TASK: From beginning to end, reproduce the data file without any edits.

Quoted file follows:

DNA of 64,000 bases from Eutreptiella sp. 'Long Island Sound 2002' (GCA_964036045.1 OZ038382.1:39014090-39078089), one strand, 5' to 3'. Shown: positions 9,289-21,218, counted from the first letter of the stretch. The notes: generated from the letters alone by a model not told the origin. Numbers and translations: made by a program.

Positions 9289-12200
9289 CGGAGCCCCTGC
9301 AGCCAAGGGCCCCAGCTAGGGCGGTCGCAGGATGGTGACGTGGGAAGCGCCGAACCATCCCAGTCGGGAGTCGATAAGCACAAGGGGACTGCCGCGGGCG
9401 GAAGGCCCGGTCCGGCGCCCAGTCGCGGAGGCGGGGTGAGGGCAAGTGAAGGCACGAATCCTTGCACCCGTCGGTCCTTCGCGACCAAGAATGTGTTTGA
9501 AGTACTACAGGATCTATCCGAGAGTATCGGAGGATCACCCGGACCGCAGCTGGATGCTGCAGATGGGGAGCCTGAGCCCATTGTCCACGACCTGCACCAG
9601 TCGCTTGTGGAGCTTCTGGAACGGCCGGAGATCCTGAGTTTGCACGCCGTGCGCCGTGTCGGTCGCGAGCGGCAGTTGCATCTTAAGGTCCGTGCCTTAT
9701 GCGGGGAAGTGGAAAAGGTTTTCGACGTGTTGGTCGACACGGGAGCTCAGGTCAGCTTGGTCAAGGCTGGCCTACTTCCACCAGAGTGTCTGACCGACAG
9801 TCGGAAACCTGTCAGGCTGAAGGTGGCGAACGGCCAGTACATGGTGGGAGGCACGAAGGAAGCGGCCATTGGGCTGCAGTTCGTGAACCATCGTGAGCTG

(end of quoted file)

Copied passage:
DNA of 64,000 bases from Eutreptiella sp. 'Long Island Sound 2002' (GCA_964036045.1 OZ038382.1:39014090-39078089), one strand, 5' to 3'. Shown: positions 9,289-21,218, counted from the first letter of the stretch. The notes: generated from the letters alone by a model not told the origin. Numbers and translations: made by a program.

Positions 9289-12200
9289 CGGAGCCCCTGC
9301 AGCCAAGGGCCCCAGCTAGGGCGGTCGCAGGATGGTGACGTGGGAAGCGCCGAACCATCCCAGTCGGGAGTCGATAAGCACAAGGGGACTGCCGCGGGCG
9401 GAAGGCCCGGTCCGGCGCCCAGTCGCGGAGGCGGGGTGAGGGCAAGTGAAGGCACGAATCCTTGCACCCGTCGGTCCTTCGCGACCAAGAATGTGTTTGA
9501 AGTACTACAGGATCTATCCGAGAGTATCGGAGGATCACCCGGACCGCAGCTGGATGCTGCAGATGGGGAGCCTGAGCCCATTGTCCACGACCTGCACCAG
9601 TCGCTTGTGGAGCTTCTGGAACGGCCGGAGATCCTGAGTTTGCACGCCGTGCGCCGTGTCGGTCGCGAGCGGCAGTTGCATCTTAAGGTCCGTGCCTTAT
9701 GCGGGGAAGTGGAAAAGGTTTTCGACGTGTTGGTCGACACGGGAGCTCAGGTCAGCTTGGTCAAGGCTGGCCTACTTCCACCAGAGTGTCTGACCGACAG
9801 TCGGAAACCTGTCAGGCTGAAGGTGGCGAACGGCCAGTACATGGTGGGAGGCACGAAGGAAGCGGCCATTGGGCTGCAGTTCGTGAACCATCGTGAGCTG